Are European Tour Q-School grads getting a raw deal?

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Are European Tour Q-School grads getting a raw deal?

Euro Tour

Are European Tour Q-School grads getting a raw deal?

Editor’s note: A version of this column originally appeared in the Oct. 23, 2017 digital edition of Golfweek Magazine.

The European Tour’s lucrative Rolex Series may have made many tour pros richer, but the eight tournaments appear to have made it harder for European Tour Qualifying School grads to keep their cards.

The numbers following the Andalucia Valderrama Masters, the last counting event for most of the Qualifying School grads, prove just how difficult it is to survive on the European circuit for those at the bottom of the food chain. It’s nearly impossible.

Qualifying School grads had to earn E140,698 (approx. $163,000) more than last season to keep their cards. Those eight Rolex Series events worth a minimum of $7 million each have raised the bar considerably for the tour minnows.

England’s Graeme Storm finished 111th on last year’s European Race to Dubai to take the last card for this season. (Storm got the last spot despite finishing outside the cut off 110 spot because Patrick Reed didn’t play enough tournaments to keep his membership.) Storm earned E247,647 (approx. $292,000).

Players had to finish inside the top 100 this season to retain cards for 2018. Marcel Siem is in the 101st spot with E388,345 (approx. $450,000) after the Andalucia Valderrama Masters. (The mark goes to 101st because 20th-ranked Hideto Tanihara is not a full member of the Tour).

The comparison between last year’s Qualifying School graduates and this year’s shows a stark difference in success rates. Twenty-seven players (the top 25 and ties) earned European Tour cards at the 2015 Qualifying School. Nine made enough money in 2016 to keep their cards for this year. Twelve kept their cards in 2015, nine the previous year, and six in 2012.

Only three of the 30 players who earned cards at last year’s Qualifying School earned enough money this season to keep their playing rights for 2018. That’s an all-time low. Eddie Pepperell, 2010 Ryder Cup player Edoardo Molinari and England’s Ashley Chesters are the only success stories.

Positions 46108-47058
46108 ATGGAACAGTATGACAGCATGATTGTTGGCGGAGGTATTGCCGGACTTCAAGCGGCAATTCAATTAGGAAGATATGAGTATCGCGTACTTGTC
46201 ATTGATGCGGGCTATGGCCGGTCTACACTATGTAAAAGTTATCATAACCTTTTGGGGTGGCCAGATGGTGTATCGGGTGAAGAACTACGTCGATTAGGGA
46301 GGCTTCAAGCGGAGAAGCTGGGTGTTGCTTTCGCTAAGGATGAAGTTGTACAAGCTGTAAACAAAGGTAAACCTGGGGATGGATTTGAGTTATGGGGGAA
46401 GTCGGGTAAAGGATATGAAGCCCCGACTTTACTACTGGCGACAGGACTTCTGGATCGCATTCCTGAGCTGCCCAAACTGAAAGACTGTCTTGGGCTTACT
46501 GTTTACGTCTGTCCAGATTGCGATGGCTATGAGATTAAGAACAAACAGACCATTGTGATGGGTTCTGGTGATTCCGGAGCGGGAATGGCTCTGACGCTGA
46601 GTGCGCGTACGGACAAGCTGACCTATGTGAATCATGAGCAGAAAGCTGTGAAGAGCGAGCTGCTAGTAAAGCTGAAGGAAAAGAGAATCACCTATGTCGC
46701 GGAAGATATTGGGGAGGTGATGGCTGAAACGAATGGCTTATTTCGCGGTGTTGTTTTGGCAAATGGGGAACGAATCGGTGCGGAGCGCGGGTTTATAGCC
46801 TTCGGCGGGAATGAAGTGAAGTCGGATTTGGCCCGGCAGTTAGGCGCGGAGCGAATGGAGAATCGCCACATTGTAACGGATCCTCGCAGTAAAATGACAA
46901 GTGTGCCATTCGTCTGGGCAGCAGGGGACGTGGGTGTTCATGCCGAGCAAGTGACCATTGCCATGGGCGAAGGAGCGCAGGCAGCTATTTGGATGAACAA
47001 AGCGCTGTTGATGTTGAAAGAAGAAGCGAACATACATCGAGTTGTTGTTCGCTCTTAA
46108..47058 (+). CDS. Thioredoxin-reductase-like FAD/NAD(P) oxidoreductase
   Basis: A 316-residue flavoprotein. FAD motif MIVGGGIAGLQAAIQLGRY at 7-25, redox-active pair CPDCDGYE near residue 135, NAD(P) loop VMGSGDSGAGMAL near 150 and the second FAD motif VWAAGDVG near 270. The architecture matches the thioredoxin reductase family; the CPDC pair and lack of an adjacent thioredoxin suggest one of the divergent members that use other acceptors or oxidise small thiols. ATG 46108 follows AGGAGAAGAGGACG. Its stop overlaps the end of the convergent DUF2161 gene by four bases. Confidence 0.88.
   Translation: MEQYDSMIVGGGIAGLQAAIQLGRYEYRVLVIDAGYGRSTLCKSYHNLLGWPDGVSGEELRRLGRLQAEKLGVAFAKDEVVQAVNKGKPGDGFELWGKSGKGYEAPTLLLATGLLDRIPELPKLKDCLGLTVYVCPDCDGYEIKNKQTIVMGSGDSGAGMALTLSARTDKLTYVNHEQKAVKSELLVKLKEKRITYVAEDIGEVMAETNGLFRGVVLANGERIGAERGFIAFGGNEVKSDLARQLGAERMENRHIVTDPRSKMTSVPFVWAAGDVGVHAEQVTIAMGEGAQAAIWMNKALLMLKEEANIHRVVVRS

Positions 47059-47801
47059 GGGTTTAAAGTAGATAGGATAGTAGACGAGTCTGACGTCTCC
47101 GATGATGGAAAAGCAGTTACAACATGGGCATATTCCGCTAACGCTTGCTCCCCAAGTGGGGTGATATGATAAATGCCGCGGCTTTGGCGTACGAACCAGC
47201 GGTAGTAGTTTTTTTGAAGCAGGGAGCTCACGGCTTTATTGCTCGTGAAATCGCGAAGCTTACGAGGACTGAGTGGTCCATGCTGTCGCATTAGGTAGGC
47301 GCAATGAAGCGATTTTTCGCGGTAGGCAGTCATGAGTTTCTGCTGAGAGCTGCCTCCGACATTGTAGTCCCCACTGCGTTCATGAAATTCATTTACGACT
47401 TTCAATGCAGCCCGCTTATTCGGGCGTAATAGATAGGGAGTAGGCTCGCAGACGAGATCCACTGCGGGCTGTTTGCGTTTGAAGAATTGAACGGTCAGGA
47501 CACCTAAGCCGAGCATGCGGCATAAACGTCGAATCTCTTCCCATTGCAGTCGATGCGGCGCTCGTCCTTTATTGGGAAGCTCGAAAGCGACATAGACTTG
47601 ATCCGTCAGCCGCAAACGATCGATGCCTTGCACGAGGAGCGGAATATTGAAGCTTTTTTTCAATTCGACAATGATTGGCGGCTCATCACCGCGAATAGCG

PASSAU, GERMANY – AUGUST 18: Edoardo Molinari of Italy is seen during day two of the Saltire Energy Paul Lawrie Matchplay at Golf Resort Bad Griesbach on August 18, 2017 in Passau, Germany. (Photo by Thomas Niedermueller/Getty Images)

Chesters got his spot as one of the top 10 players on the new Access List, a ranking which excludes money from the most lucrative events with restrictive entry (Rolex Series, the Masters, PGA Championship and the four World Golf Championships). It was specially designed to counteract limited entry to the big events, yet Chesters is the only Q-School grad to emerge from it.

Moreover, main tour starts seem harder to come by this year. Qualifying School grads averaged 20 starts in 2016 compared to 19 this year. As for the chance to play in those Rolex Series events, that’s a pipe dream for most. Just nine of the 30 made Rolex Series starts.

You don’t need a PhD in advanced mathematics to realize it’s harder to keep a card for those who only play in low-purse tournaments. Last-place money in the $7 million tournaments is $13,000 compared to $2,000 in, say, the Joburg Open. It drops to $1,000 in the bottom-of-the-food-chain Portugal Open, an event worth just $590,000. Joburg, Portugal, the SA Open, Tshwane Open, Lyoness Open and other low-purse tournaments are the starts most Qualifying School grads get.

Players pay $2,100 to enter Qualifying School. Exactly 838 players teed it up at first stage this year, with the Tour hoping that figure will increase to 1,000 for all three stages to break the previous record of 969. Do the math: that’s a bonus of $2.1 million for the European Tour’s coffers. Nice cash if you can get it, but is it a wise investment for players considering the numbers this year?

“It’s almost a waste of money,” said one European Tour player who did not wish to be identified. “When you get your card you’re on a high, but it quickly becomes a downer when you realize you’re going to struggle to get enough starts to keep it. You can go weeks without a start on the main tour, so it’s hard to get into any kind of rhythm, and then the pressure is on to play well every time you tee it up. And most of us don’t play the Rolex events. You end up getting caught in no man’s land between the main tour and Challenge Tour, and you have to make decision on which one to focus on.”

He’s right. Most players bounce back and forth between the main tour and Challenge Tour. The top 15 on the Challenge Tour gain cards for the next season.

There’s obviously a simple answer to the problem facing Qualifying School graduates: play better. Golf was never meant to be fair and professional golf is a straightforward example of Darwin’s survival of the fittest theory. However, it seems those guys who stump up $2,100 for 10 rounds of hell hoping to get a Tour card aren’t getting as fair a deal as previous competitors.

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